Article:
Findings support recent changes to gestational weight gain guidelines
TUESDAY, June 2 (HealthDay News) -- In a study that reinforces recent changes in pregnancy weight gain recommendations, obese women who gained little or no weight while pregnant had better outcomes than obese women who gained more.
Just last week, experts at the U.S. Institute of Medicine and the National Research Council updated their gestational weight gain guidelines to urge that obese women gain only 11 to 20 pounds during pregnancy -- down from a minimum weight gain of 15 pounds that had been recommended in 1990.
In the new study, published in the June issue of the Journal of the National Medical Association, researchers divided 232 obese women, all with a body mass index greater than 30, into two groups. One group was given standard advice: to "eat to appetite." The other group was given nutritional counseling, told to keep a food diary and placed on a diet that limited calories to between 2,000 and 3,500 a day, depending on their pre-pregnancy weight.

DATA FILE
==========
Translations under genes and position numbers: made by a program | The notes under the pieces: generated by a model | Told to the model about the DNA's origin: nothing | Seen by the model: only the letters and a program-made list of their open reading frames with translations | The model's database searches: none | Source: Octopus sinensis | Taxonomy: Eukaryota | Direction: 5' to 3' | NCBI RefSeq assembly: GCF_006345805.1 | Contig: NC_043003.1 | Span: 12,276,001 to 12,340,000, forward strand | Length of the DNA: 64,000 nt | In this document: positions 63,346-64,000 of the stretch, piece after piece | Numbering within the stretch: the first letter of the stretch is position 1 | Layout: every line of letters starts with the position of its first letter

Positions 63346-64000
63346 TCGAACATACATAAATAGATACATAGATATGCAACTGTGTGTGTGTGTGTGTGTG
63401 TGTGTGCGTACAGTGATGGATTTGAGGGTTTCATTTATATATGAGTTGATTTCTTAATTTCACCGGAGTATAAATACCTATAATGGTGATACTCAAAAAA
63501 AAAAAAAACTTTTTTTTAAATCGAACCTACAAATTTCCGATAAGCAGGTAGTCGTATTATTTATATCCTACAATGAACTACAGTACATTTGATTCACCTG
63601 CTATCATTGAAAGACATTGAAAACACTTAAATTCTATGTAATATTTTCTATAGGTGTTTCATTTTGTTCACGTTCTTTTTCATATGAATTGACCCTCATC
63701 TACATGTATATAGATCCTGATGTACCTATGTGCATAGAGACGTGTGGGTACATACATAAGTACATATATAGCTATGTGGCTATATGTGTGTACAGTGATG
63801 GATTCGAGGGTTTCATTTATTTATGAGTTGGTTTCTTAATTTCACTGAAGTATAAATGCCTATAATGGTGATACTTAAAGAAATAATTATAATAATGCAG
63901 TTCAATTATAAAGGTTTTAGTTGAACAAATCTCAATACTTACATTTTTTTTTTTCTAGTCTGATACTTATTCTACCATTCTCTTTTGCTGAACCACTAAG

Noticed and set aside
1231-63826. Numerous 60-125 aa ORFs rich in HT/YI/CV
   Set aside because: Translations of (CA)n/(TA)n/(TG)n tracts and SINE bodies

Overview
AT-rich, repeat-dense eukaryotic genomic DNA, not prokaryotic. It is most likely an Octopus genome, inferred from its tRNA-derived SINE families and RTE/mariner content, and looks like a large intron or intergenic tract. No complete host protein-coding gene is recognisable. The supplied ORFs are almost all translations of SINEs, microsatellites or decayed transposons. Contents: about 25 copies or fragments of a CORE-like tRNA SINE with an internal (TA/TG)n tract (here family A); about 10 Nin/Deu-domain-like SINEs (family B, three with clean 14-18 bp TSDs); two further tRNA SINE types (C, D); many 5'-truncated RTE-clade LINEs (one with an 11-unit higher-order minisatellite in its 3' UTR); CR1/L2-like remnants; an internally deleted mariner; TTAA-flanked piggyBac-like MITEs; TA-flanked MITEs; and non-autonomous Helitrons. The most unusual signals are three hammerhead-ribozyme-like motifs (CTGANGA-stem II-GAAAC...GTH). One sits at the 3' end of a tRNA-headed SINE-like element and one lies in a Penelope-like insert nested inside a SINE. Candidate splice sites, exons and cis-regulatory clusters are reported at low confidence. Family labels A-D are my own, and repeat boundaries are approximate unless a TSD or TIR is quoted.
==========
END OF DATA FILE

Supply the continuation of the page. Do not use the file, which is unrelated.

By the end of the pregnancy, the average weight gain in the group of women who stuck to their normal diets was 31 pounds. The average weight gain for women in the calorie-restriction group was 11 pounds. Twenty-three extremely obese women actually lost weight during their pregnancy.
The results seem to support less, not more, weight gain during pregnancy. Women in the calorie-restricted group had fewer C-sections and lower rates of gestational diabetes and hypertension and had retained less weight six weeks after delivery.
Fewer women in the calorie-restricted group delivered newborns weighing more than 10 pounds, which can make deliveries risky for both mother and child. There were no growth-restricted babies in either group.
"Women who are obese when beginning a pregnancy are, by definition, unhealthy," noted Dr. Yvonne Thornton, a clinical professor of
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